Eco-Rep Green Corner: Green Changes Thus Far

I’m sure you’ve noticed the recycling bins in the halls of the academic buildings and in the residence hall trash rooms with separate compartments for paper or plastics, glass and aluminum cans. On Sept. 30, the Lawrenceville campus switched to “single-stream recycling” through Waste Management (WM). So you may be asking yourself; why the switch and what is single-stream recycling? Single-stream recycling refers to the system that allows Rider to place all their recyclables–such as fiber (newspaper, office paper and cardboard) and non-fiber (plastics #1-7) glass, and aluminum into a single dumpster for subsequent collection, processing and remarketing.

As a Rider community member, you won’t notice much of a difference in the collection process, but you still need to do your part by keeping garbage out of the recycling and vice versa. We will continue to use the same receptacles for all recyclable materials and garbage, but when collected the recyclables will be placed into our single stream dumpsters.  WM has stated that they’ve seen increased recycling involvement on average of 30 percent above those of previous programs. It also makes it easier for the rest of the chain to ensure effective and efficient recycling. Since everything is recycled together that means less dumpsters and only one vehicle to collect them. This equates to a reduction of CO2 and methane emissions, which are directly linked to climate change. Recent improvements in automated sorting and screening technologies have made it possible to cleanly separate a wide variety of materials coming from a single source.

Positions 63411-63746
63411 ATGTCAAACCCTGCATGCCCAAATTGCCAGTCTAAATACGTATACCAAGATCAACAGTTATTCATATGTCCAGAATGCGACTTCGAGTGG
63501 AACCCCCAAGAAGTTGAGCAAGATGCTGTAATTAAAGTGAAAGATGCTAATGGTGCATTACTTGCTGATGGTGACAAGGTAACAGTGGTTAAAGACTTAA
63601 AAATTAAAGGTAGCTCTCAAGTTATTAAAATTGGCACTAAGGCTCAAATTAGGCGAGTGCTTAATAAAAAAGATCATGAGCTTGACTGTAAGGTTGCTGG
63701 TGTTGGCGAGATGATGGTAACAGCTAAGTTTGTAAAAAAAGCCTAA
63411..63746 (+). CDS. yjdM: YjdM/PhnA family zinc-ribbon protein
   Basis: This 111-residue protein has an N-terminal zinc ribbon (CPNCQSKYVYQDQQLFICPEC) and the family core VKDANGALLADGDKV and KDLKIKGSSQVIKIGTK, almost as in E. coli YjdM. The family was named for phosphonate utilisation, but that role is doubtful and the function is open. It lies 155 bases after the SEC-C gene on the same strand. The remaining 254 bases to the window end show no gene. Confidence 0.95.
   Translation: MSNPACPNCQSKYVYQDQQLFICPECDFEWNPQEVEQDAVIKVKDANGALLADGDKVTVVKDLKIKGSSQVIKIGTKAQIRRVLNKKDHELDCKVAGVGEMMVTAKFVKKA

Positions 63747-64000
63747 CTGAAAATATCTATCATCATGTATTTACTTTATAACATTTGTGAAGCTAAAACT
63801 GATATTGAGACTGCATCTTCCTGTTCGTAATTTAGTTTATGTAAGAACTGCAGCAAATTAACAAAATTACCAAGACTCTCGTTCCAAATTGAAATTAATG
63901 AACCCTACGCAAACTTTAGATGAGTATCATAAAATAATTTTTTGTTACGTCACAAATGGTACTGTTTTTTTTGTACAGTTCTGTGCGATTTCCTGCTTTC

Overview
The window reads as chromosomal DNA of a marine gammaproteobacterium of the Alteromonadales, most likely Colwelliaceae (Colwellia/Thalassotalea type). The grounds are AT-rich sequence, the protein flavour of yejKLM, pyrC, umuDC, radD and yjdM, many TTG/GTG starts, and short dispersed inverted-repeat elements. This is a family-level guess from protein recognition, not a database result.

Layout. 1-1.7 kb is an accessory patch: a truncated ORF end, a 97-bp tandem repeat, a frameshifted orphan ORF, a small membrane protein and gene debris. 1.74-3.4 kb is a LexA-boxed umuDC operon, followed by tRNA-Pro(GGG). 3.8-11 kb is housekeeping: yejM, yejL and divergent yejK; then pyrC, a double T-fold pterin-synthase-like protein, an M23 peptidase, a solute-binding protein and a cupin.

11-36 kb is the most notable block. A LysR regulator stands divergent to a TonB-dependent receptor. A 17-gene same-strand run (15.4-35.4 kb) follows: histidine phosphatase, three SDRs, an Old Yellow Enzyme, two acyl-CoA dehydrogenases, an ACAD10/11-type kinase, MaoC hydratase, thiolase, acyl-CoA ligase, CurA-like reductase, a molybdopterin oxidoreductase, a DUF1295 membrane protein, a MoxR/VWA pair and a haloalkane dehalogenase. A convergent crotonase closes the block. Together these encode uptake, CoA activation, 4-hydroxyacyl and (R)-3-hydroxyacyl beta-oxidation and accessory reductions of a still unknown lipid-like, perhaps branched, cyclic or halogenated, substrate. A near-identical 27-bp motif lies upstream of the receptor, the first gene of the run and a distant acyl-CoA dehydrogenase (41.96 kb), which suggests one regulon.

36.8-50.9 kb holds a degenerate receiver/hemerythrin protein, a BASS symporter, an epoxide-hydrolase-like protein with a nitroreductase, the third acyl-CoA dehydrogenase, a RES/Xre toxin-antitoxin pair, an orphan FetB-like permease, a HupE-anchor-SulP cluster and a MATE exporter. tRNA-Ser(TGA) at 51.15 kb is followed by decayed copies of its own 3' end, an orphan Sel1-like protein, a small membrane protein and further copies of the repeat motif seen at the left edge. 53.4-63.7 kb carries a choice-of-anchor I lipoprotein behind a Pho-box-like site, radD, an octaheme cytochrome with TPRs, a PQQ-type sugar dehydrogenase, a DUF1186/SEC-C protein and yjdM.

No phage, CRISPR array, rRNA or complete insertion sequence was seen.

In 2006, WM processed approximately 5.5 million-plus tons of recyclable commodities, thus saving enough energy to power approximately 1.6 million households and preventing the release of more than 4.6 million tons of greenhouse gas emissions. Next time you are about to just toss that soda can in the trash, think first. If recycled, it would save enough energy to power one television for three hours and a light bulb for four hours. Rather than printing that paper single-sided, switch to double-sided printing and help reduce Rider’s paper usage of approximately 100,000 sheets of paper every month (according to EasyPrint Usage Summary Jan. 2007). Each ton of paper used (200,000 sheets of paper, what Rider uses in about two months) requires 24 trees, 380 gallons of oil and 7,000 gallons of water to be produced. So if you have to print, at least recycle after it has served its purpose.

WM is committed to assisting communities like Rider in delivering lasting solutions to the environmental challenges our planet will face in the 21st century. As an individual, you are part of that process.

Lauren Clabaugh is one of the eco-reps chosen to represent Rider.


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